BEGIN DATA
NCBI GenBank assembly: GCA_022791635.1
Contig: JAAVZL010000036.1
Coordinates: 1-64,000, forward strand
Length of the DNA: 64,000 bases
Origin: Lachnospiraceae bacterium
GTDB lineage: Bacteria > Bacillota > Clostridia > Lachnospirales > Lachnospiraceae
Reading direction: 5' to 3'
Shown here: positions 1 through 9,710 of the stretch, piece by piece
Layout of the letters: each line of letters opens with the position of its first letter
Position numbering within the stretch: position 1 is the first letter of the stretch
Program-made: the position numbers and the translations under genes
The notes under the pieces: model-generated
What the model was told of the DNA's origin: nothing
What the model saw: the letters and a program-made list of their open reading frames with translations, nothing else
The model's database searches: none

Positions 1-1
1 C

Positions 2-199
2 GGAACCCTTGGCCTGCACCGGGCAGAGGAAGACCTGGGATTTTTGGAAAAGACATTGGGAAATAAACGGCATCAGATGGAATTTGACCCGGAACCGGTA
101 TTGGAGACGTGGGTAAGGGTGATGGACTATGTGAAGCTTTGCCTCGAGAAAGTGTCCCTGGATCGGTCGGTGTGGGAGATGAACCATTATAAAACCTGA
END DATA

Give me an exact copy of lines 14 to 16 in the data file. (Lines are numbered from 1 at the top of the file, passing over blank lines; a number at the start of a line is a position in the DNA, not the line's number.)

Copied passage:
What the model saw: the letters and a program-made list of their open reading frames with translations, nothing else
The model's database searches: none

Positions 1-1